Marketing heads ready to ignore new email-marketing legislation, according to survey

September 09, 2003
By Colin Marks

Marketing professionals still do not understand the new email-marketing legislation that comes into effect this autumn* and are likely to ignore it in practice, according to a new survey by CRM Technologies Ltd.

New rules require all email recipients to opt in to receive email-marketing, unless they are existing customers. Yet, around 1 in 8 marketing professionals say they have never heard of this new legislation relating to email communications, and another third (37%) say they are not sure about the detail of it, according to the survey.

Entitled “Achieving ROI on Marketing Spend”, the report surveyed over 100 heads of marketing in £50m-plus-turnover businesses and shows that this ignorance does not seem likely to deter some sectors. None of those surveyed in the business services sector says they will reduce the amount that they use email as a marketing technique, compared to the business financial services (40%) and distribution sectors (55%). Ignorance about the detail of this new email legislation is especially high in the business services sector (55%), where 90% have used this technique in the last 12 months, compared to the distribution sector (10%), where only 65% have used it over the same period.

“Email can deliver fantastic response rates to marketers, particularly for house lists where contacts have opted in to receive future communications such as e-newsletters,” commented Andrew Freeman, managing director at CRM Technologies Ltd. “Behind the response rates though, there’s a lot of hard graft taking place to build and maintain effective and legal databases. 56% of the sample surveyed says email-marketing has been on the increase in the last two years and 81% have used this technique in the last 12 months. This reflects our customers’ experiences quite accurately. Email-marketing is growing in importance – not only to meet consumer demand, but because it’s relatively inexpensive to deploy and incredibly easy to track and report against,” he added.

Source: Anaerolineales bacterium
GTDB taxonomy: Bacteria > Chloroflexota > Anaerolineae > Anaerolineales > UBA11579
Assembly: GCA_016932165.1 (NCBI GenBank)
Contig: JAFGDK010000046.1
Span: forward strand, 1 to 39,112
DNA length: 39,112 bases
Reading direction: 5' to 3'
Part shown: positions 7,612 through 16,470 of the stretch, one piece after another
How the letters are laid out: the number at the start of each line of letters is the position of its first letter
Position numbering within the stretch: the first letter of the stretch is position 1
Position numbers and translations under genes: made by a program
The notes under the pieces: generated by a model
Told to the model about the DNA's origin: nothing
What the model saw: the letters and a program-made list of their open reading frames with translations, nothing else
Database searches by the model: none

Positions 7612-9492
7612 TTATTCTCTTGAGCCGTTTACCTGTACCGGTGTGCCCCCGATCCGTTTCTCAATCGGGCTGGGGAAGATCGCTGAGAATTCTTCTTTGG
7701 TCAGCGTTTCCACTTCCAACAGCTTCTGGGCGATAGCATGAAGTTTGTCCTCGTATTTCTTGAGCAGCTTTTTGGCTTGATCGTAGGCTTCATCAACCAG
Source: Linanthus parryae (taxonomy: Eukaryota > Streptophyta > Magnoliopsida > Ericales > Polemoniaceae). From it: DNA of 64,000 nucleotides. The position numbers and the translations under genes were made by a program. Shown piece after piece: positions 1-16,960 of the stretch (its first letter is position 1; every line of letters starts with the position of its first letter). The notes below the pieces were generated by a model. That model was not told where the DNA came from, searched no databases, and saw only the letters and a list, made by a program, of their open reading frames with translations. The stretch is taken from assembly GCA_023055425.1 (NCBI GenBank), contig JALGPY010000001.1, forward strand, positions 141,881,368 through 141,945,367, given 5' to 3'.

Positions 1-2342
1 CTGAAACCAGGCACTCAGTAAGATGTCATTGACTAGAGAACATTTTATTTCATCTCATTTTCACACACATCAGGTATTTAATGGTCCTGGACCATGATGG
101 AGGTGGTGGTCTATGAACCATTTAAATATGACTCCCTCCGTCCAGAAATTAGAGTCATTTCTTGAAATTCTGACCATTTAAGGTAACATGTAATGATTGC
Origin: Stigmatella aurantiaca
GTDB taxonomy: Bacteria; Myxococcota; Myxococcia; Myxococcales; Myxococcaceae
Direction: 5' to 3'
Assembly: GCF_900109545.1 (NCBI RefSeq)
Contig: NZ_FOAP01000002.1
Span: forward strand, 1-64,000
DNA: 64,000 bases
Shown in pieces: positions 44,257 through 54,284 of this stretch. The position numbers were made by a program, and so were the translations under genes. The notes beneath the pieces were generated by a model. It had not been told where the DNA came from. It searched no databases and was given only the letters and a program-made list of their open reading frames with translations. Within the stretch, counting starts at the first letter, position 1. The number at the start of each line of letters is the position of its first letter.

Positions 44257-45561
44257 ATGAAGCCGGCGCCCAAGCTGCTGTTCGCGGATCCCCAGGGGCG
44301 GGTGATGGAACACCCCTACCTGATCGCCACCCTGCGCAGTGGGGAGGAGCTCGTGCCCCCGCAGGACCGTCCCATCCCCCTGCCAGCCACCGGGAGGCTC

Of the 44% who do think there will be an impact on them following the new legislation, the two most common impacts are thought to be a reduction in the amount that the marketing technique will be used, along with the fact that databases will reduce in size, both 26%.

*A new Electronic Commerce Directive 2002/58/EC that all EU member states must implement by 31st October 2003. It replaces much national law across EU including the 1999 UK regulations and the Telecoms Data Protections Directive (97/66/EC).

The legislation requires that direct marketing to individuals by electronic methods (including email, SMS, fax and so on) must be on an opt-in basis, unless a prior commercial arrangement is already in place, where an opt-out model can be utilised.

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